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Afghan Names

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On an everyday basis, Afghans usually use only their first name. In formal situations, they are identified by both their first name and their father’s name or family or tribe name. Western media however has mainstreamed a different picture. Due to their limited understanding and research on Afghanistan, they've concluded that most Afghans use 'one name only', read [1] & [2]. In fact Afghans prefer to have two names or two parts first name. Having one name is not considered more respectful so they'll add a subordinating noun to the name to show respect. Afghans are so used to having two names or two parts that they refer to western expats working in Afghanistan with their names plus Jan or Khan or qand, like Mike Jan, Steve Khan, Sarah Jan etc.

First name can have two or more parts but it is still considered to be one first name. For example, Ahmad Younis walade Muhammad Moqim translates to Ahmad Younis son of Muhammad Moqim. Ahmad Youness is the first name, and walade means “son of.”


Contents

Male Names

Afghan names could be of Arabic origin or traditional Afghan or Pashtun origin. Names with Arabic origin can have First names composing of two parts[3], the subordinating noun (A very common name such as -Ullah, Jan, Khan, Ali, Gholam, Abdul, Mohammad, Ahmad, Din, Khan, Shah, Gul) and the proper name. A subordinating noun can take both the first position as well as the second position. The subordinating name and proper name are not related to the individual’s parents or grandparents.[4], like Ahmad Khan, Ajmal Khan, Abdul Qadir, Abdul Rauf, Qudratullah, Rafiullah, Juma Gul etc. Names with Pashto origin are often first name followed by the last name which can be father's name or family or tribe name. First names are often the names of valued objects or qualities, such as Batoor, followed by the last name like Emal Wardak, Mirwais Hotak, Shapoor Zadran, Nowroz Mangal, Turyalai Zazai, Abasin Yusufzai, Sabawoon Habibi etc. The subordinating name could also be added followed by the last name, to Pashto names like Emal Khan Ahmadzai, Mirwais Jan Balkhi, etc.

Female Names

Female names like male names could be of Arabic or Pashtun origin. Both Arabic and Pashtun origin names are widely used throughout Afghanistan by all ethnicities. Pashtun names are not restricted to Pashtuns only. Most of these names end with the feminine marker “a”. Some traditional Afghan girls names might also have two parts. One of the parts could “Begum”, or “Khanom”, or "bibi" ‘lady’. Ex: “Khan Begom”, “Begom Jan”, “Gol Khanom”, and "Bibi Gul". Most of the traditional Afghan names are nouns or adjectives that have a pleasant meaning, such as flower, moon, beauty, virtue, etc[5].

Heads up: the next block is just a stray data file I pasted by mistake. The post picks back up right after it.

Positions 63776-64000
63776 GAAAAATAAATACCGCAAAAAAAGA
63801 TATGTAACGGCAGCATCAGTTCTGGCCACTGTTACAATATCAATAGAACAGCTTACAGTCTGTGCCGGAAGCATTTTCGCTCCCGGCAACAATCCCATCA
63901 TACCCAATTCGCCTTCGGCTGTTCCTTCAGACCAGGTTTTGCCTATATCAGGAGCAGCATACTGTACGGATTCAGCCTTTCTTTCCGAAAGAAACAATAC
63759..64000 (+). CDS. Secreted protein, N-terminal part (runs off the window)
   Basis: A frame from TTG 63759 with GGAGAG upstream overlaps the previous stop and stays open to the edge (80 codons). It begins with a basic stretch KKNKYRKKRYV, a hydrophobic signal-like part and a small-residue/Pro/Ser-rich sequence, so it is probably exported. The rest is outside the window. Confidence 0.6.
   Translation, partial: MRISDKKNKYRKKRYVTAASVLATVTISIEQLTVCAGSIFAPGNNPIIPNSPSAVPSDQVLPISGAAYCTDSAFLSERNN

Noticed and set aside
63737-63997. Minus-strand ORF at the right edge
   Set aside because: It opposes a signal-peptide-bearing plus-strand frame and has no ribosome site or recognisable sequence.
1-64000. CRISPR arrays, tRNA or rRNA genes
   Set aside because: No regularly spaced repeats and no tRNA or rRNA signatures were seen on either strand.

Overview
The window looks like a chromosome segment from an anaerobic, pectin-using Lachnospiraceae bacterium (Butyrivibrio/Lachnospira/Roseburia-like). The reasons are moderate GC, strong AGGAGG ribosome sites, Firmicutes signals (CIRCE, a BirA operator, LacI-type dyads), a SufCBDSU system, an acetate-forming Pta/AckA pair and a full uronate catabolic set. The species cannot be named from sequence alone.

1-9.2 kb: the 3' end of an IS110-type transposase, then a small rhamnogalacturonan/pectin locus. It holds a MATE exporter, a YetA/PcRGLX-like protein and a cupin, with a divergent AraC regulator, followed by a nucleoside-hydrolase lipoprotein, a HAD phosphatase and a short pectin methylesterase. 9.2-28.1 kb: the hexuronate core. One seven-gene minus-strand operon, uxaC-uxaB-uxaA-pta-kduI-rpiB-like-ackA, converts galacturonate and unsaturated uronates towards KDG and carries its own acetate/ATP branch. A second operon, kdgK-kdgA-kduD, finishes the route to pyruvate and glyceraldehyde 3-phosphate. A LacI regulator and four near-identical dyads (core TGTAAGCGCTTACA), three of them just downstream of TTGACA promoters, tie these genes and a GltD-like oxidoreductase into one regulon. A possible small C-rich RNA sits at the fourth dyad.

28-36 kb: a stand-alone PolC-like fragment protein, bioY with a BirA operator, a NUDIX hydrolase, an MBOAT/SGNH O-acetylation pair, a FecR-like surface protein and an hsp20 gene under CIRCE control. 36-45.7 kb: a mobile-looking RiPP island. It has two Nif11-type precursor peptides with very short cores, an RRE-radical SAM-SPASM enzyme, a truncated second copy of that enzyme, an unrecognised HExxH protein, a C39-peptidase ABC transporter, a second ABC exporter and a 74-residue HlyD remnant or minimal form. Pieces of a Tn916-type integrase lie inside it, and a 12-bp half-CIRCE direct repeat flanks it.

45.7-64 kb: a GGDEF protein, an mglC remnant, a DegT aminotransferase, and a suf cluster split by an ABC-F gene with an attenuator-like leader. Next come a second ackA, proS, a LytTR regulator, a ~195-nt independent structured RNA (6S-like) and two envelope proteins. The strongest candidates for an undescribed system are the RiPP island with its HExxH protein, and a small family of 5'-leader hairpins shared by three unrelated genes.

Some of the most common names of Afghan or Pashtun origin are; Badrai (بدري), Bakhtawara (بختوره), Balbala (بلبله), Brekhna / Breshna (بريښنا), Diwa (ډيوه), Durkhanai (درخانئي), Ghatola (غاټوله), Ghotai (غوټې), Ghuncha (غونچه), Grana (ګرانه), Helai (هيلئ), Hila (هليه), Hina (حنه), Husay (هوسئ), Kashmala (کشماله), Khaista / Shaista (ښائسته), Khaperai / Shaperai (ښاپېرئ), Kharo (ښارو), Khkulay (ښکلې), Khwaga (خوږه), Kochai (کوچې), Kontara (کونتره), Lakhta (لخته), Lalma (للمه), Lamba (لمبه), Lawanga (لونګه), Lema (ليمه), Malala / Malalai (ملالئ), Malghalara (ملغلره), Mina (مينه), Makai /Gul Makai(مکئي), Muska (مسکا), Natkai (نتکې), Nazo (نازو), Palwasha (پلوشه), Panra (پاڼه), Perkha (پرخه), Ranra (رڼا), Rekhmina / Reshmina (ريښمينه), Reshtina (ريښتينه), Tsanga (څانګه), Sangina (سنګينه), Senzela (سينله), Shandana (شاندانه), Shanzai (شانزئ), Shaperai (شاپېرئ), Sherina (شېرين), Shinkai (شينکئ) Greenish, Shughla (شوغله), Silai / Selai (سيلئ), Sparghai (سپرغئ), Spogmai / Spozhmai / Uzhmakai (سپوږمئ / سپوژمئ), Storai (ستورئ), Tabana (تبانه), Talwasa (تل وسه), Tor Pikai (تور پيکائ), Wranga (وړنګه), Wagma (وږمه), Wida or Vida, Zarlakhta / Zarlashta (زرلښته).[6]


Afghan female names of Arabic origin are very common in Afghanistan as well like Aisha, Amina, Adila, Akila, Aliyah, Asiya, Atiya, Aziza, Bahira, Basira, Faiza, Faozia, Fahima, Farida, Feroza, Fatima, Hamida, Hadia, Jamila, Kamila, Khadija, Laila, Maliha, Madina, Reja, Safia, Zainab etc.

Honorific titles

Religious, royal, occupational, and military honorific titles often precede the name and are confused[7] to be the part of the name. Some of these titles could be: Hazrat, Sheikh, Malim, Haji, Wakil, Hafiz, Pacha, Jam, Sardar, Shaghelay, Mermon, Peghla, Agha, Mullah, Mawlawi, Mir, Qari, Qazi.


Tribal names as surnames

Most Pashtuns use their tribe name as their last name. They might go by their one first name throughout their childhood and youth but they adopt a last name of their own choice or a tribal last name to have a name with two or three parts. All Pashtuns have a tribe and can adopt a name easily, some of these tribal names could be: Abdali, Ahmadzai, Durrani, DawaR, Tanai, Wazir, Zazai, Zadran, Sulemankhel, Marwat, Wazir, Shinwarai, Apirdai (Afridai), Yusufzai, Momand, Niazai, Kakar, Mandokhel, Karzai.

References

  1. http://www.aan-afghanistan.org/index.asp?id=2894
  2. http://petersonzach.wordpress.com/2013/01/03/this-blog-which-like-many-only-uses-one-name/
  3. Alam 1975
  4. The Names of Afghanistan: Understanding Pashto and Dari Names
  5. The Names of Afghanistan: Understanding Pashto and Dari Names
  6. Pashto names for Girls by Khyber
  7. The names of Afghanistan